Sex and gender are frequently-considered factors in employment. Sex is the biological status of the person; gender is the cultural notion of what it is to be a woman or a man, girl or boy. “Gender” has become standard usage, as if some people are unable to say the S word. -more-
I worked in the sales, research, and management departments of a major regional brokerage firm for over twenty-five years. I left as a Senior Vice President to become a private money manger in 2005.
While I never literally worked on Wall Street, I lived in the air of that synecdoche.
I learned quite early in the game that, if I wanted to survive, I had to pick and choose very carefully among the investments offered to me and my clients. Many of them—such as, for instance, most tax shelters back in the 1980's and numerous mortgage-backed products—were financial poison.
Once you hung around a while, it got to be fairly easy to spot the bad products—the first test was simple: crappy investments usually had the largest commissions for the brokers. -more-
My Commonplace Book (a diary of excerpts copied from printed books, with comments added by the reader.)
The advantage of the melting pot is that it undermines tribalism. One gains a distance from one’s own national folly. Fashionable present-day multiculturalism, with its naïve call for ethnic pride, sounds to me like an attempt to restore me to precisely that state of mind my parents ran away from in Europe. The American culture is a strange concoction prepared and cooked by each individual in his own kitchen. It ought not to come in a package with a label and a fake list of wholesome, all-natural ingredients.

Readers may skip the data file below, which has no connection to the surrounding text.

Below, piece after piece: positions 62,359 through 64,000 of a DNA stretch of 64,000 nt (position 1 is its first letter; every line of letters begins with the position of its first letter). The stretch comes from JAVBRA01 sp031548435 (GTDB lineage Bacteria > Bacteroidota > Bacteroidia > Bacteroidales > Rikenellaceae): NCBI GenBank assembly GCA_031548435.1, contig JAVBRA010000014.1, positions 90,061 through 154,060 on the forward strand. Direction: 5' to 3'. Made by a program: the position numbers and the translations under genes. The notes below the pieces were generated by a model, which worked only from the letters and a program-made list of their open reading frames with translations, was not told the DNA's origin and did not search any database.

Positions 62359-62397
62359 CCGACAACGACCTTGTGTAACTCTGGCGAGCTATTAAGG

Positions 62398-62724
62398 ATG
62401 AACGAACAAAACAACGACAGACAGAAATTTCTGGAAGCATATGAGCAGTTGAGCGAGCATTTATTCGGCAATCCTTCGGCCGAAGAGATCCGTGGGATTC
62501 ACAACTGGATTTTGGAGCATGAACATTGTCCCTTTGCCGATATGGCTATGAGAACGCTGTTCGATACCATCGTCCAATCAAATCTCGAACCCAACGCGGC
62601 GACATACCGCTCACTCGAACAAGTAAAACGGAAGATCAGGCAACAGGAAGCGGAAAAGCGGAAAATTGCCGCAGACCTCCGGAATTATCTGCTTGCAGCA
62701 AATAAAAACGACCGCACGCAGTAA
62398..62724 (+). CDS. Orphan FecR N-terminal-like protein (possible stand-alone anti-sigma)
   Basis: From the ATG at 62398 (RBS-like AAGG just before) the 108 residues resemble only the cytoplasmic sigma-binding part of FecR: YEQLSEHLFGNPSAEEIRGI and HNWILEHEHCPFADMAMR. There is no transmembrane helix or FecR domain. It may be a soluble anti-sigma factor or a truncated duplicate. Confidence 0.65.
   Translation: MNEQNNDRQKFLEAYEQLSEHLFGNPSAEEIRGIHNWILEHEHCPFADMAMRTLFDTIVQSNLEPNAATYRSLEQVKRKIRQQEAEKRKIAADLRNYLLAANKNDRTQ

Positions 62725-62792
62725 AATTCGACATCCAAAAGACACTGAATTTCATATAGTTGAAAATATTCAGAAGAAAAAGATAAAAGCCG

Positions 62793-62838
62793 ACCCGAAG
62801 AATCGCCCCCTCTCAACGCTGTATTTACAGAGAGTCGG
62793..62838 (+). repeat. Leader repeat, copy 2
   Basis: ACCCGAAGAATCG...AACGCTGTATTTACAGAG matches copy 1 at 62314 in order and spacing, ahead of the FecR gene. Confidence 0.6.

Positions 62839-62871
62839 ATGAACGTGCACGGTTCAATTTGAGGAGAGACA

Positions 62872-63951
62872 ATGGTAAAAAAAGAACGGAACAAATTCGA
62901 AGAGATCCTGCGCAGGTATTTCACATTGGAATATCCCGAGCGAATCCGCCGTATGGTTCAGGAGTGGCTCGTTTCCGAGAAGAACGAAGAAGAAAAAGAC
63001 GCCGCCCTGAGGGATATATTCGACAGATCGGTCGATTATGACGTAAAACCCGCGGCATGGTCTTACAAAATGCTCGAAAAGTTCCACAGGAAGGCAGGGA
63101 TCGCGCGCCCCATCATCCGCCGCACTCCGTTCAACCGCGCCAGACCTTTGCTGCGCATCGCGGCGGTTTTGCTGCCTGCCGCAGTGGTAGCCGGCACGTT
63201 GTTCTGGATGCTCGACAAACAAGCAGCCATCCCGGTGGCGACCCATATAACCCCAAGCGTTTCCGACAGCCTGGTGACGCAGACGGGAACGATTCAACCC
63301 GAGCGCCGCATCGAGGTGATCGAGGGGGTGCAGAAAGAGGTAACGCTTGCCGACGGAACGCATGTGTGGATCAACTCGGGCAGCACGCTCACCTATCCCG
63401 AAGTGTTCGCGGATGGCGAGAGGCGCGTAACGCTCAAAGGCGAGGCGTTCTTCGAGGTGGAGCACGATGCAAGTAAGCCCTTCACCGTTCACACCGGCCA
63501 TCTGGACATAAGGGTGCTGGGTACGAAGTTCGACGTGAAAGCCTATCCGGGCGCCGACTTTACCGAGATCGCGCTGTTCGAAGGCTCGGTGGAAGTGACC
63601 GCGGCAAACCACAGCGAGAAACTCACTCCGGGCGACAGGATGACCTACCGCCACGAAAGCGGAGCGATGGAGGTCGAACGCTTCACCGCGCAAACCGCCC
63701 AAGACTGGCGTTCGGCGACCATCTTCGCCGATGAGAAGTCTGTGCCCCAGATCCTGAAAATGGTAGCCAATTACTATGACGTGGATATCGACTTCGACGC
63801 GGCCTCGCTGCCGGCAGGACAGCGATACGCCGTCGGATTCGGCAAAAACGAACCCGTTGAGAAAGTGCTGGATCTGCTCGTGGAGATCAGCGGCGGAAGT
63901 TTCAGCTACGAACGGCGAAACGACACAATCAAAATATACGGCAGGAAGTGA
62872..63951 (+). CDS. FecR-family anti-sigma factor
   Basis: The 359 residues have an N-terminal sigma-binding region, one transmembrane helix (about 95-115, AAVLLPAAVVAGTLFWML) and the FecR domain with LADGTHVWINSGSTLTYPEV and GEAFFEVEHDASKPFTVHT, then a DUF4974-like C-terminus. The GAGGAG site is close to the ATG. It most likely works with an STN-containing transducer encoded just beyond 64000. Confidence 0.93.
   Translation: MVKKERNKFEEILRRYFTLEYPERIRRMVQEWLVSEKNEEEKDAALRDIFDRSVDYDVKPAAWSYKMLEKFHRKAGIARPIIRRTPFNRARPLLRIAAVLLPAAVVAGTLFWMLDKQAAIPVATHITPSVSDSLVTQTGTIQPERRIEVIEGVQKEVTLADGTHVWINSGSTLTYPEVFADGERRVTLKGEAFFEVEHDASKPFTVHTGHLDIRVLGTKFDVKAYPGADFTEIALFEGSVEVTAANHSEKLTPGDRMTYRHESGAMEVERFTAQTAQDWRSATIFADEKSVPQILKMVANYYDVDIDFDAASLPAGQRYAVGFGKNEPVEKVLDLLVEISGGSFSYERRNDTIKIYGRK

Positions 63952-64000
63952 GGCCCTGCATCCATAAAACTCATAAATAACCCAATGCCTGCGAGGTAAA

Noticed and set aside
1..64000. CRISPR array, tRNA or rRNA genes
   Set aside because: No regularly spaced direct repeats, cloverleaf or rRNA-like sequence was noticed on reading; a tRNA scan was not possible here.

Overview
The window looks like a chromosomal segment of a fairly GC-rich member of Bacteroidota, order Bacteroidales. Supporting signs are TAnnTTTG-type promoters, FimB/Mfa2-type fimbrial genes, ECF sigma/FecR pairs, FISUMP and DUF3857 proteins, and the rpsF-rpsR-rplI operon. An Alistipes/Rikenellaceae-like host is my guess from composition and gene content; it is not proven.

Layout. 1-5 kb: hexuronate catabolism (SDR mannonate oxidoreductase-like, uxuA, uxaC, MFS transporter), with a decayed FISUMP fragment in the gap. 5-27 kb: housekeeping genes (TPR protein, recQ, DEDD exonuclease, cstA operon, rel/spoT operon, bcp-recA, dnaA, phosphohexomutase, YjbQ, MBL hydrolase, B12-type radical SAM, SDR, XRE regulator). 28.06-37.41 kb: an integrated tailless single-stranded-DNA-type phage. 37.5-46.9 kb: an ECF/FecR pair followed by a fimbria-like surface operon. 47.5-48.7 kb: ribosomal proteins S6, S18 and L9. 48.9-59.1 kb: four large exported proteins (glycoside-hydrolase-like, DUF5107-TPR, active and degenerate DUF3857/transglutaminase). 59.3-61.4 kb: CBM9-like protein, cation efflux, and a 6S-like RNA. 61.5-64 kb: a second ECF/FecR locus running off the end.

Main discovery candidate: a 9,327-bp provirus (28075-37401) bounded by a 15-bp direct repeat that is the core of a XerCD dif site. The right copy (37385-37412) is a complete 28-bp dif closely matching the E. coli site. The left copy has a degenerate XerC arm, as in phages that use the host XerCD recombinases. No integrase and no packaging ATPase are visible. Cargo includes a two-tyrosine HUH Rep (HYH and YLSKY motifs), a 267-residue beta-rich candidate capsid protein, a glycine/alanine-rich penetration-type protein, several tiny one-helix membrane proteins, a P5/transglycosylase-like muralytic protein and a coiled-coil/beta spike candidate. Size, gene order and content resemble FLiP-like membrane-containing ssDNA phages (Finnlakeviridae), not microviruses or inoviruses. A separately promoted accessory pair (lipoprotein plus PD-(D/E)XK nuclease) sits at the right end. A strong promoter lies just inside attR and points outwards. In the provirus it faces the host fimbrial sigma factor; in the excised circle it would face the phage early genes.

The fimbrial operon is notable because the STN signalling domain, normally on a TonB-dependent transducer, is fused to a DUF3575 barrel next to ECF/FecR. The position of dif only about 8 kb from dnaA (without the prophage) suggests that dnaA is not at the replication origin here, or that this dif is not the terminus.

—Charles Simic, poet, NY Times Book Review, 12/20/03 -more-
When you fly to the west coast, you usually pass over the Sierra Nevada mountain range. On a clear day you’ll notice the surrounding forests are irregular; they’ve been “checkerboarded.” Millions of acres have been logged and ”clearcut.” While problematic on many levels, clearcutting imperils the drinking water for 45 million Americans. -more-
Far too many persons with mental illness literally “drop dead” at too young an age. In many instances, our deaths are the result of preventable health issues that most un-afflicted people address by middle age. The mental health treatment system is failing to provide preventative maintenance to a population which is very vulnerable to premature illness and death through heart disease, type II diabetes, high blood pressure, and emphysema. If the assumption is that persons with mental illness have less competence compared to the mainstream population, then it becomes the responsibility of mental health caregivers to help regulate the diet, smoking and exercise level of their clientele. -more-